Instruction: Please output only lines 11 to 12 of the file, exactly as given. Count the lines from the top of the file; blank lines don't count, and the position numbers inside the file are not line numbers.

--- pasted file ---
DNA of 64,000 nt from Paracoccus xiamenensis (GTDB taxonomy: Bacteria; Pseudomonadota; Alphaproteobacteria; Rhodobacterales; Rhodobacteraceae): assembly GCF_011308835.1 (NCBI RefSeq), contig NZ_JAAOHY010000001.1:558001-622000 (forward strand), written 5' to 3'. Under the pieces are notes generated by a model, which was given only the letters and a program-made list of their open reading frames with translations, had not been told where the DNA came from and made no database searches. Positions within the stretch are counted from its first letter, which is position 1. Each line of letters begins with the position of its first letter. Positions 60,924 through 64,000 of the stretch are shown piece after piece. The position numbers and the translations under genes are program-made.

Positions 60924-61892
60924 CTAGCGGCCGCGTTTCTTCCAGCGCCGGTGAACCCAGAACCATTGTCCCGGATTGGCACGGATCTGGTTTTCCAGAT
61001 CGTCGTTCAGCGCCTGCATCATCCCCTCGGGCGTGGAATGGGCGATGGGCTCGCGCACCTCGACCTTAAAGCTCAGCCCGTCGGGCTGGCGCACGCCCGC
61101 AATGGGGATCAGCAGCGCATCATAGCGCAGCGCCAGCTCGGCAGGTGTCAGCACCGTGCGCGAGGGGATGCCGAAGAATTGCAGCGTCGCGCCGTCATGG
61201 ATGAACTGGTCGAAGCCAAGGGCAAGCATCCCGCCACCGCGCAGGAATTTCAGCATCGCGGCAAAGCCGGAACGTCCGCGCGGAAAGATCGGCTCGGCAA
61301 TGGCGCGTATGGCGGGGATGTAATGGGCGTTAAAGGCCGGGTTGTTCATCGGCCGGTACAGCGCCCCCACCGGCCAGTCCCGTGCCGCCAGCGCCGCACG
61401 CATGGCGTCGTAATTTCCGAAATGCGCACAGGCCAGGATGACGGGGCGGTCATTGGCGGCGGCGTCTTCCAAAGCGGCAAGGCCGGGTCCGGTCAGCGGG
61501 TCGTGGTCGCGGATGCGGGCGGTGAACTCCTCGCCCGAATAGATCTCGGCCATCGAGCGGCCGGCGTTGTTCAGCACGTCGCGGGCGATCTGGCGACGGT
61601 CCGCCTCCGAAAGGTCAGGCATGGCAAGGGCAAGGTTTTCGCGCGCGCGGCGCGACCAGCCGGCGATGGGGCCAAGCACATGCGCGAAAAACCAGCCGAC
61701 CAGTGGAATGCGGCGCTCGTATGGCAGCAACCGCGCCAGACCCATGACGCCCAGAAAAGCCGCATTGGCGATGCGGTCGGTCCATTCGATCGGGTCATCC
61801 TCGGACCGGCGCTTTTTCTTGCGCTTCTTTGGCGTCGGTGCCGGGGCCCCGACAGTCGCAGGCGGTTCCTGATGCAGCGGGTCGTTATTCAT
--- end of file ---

61701 CAGTGGAATGCGGCGCTCGTATGGCAGCAACCGCGCCAGACCCATGACGCCCAGAAAAGCCGCATTGGCGATGCGGTCGGTCCATTCGATCGGGTCATCC
61801 TCGGACCGGCGCTTTTTCTTGCGCTTCTTTGGCGTCGGTGCCGGGGCCCCGACAGTCGCAGGCGGTTCCTGATGCAGCGGGTCGTTATTCAT